It is axiomatic that there is no point in a person undergoing expensive and often time consuming tests and investigations if the results of those tests are not monitored and, where necessary, appropriate steps taken if the results indicate the need to take them.
However, it appears that a fundamental failure to do so is not simply a problem in the UK but in other clinical systems such as the US equivalent as well.
In this day and age, whether we like it or not, we are all accustomed to and heavily reliant upon computer led diary and reminder systems, medical organizations as much as you and us. However, as clichéd as it may sound, such systems are only as good as the quality of information input in the first place. You cannot get out what you have not put in.
Patient safety will inevitably be put at risk if therefore either the monitoring and follow up system is intrinsically flawed or, more likely, if the data inputting is inadequate.
Lloyd Green, Solicitors, have handled cases where, for example, abnormal radiological or blood results have been recorded but not forwarded on to the primary health provider, the General Practitioner, and thus no further action has been taken. It is not difficult to envisage that this will frequently lead to a missed diagnosis and all too often a seriously adverse outcome for the patient concerned.
Indeed we have recently dealt with a case in which our client was seen for a routine eye test in Tesco opticians and their normal processes detected slightly elevated pressures on her eyes (a clear marker requiring monitoring and/or investigation).
Tragically, although the Tesco optician then wrote a clear letter to the client’s GP reporting the above, and the letter was properly logged in the surgery’s records as an optician’s letter as such, regrettably no other detail was recorded and no appointment subsequently made to discuss this with the client or, more importantly, to refer her to the local Hospital for urgent analysis.
The outcome of this oversight was the client’s development of acute glaucoma, and associated depression, which was almost certainly avoidable had the correct, prompt, action been taken. A very sad, preventable, situation indeed.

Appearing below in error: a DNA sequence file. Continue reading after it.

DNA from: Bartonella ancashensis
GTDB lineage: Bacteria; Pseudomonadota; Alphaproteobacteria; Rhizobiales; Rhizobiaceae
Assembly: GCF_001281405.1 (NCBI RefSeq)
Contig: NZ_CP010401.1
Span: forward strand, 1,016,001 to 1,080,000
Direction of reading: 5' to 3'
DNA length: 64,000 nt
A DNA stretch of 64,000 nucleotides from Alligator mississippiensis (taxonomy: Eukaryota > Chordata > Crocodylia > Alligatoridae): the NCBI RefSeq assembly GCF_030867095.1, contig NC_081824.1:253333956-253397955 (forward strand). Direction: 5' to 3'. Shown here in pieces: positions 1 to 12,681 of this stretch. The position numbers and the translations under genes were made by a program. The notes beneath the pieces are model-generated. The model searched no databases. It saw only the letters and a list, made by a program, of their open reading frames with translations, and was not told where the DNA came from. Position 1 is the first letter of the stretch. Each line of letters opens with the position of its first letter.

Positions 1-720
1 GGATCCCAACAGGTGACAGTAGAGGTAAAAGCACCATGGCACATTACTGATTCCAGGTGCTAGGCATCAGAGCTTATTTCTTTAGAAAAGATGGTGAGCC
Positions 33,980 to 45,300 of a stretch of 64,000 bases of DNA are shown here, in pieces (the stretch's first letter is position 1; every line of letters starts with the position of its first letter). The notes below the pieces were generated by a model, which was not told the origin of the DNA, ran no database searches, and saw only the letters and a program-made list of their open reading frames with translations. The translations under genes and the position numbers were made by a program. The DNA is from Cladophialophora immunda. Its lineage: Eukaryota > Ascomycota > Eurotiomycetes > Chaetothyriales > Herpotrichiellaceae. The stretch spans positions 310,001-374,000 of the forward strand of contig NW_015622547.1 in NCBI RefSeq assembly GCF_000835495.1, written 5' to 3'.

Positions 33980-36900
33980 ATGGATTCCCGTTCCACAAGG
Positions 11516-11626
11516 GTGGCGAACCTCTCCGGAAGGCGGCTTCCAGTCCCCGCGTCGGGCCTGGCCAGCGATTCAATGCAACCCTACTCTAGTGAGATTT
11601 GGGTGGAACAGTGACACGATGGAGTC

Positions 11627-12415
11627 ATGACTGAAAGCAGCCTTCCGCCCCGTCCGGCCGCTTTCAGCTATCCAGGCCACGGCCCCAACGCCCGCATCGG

GP led investigations
More commonly, if a person is concerned about a particular symptom or condition and consults his/her GP, a referral to the local specialist follows.
Excepting the position in section 1 above, ordinarily the results of testing done at the Hospital upon the GP’s request are sent to the surgery for review.
The normal course of events would see the GP arrange for the patient to discuss those results, swiftly if anything unexplained or sinister was revealed.
Delays at this juncture can be critical, resulting for example in the development of an illness or disease, with potentially life threatening consequences. Alternatively, if treatment was likely to have been palliative only anyway, the delay may foreseeably reduce the person’s life expectancy.
In all of these situations and more, Lloyd Green, solicitors, have considerable experience and expertise and will be more than happy to guide you through the process of making an initial complaint, if that is your preference, and/or formalising the process by presenting a legal claim to the clinician or practitioner or relevant insurers.
With our close collaboration with independent medical practitioners and specialists, we will ensure that your claim is handled sensitively and swiftly, to secure you an explanation and apology, where possible, and ultimately fair and proper compensation for the regrettable events that have occurred.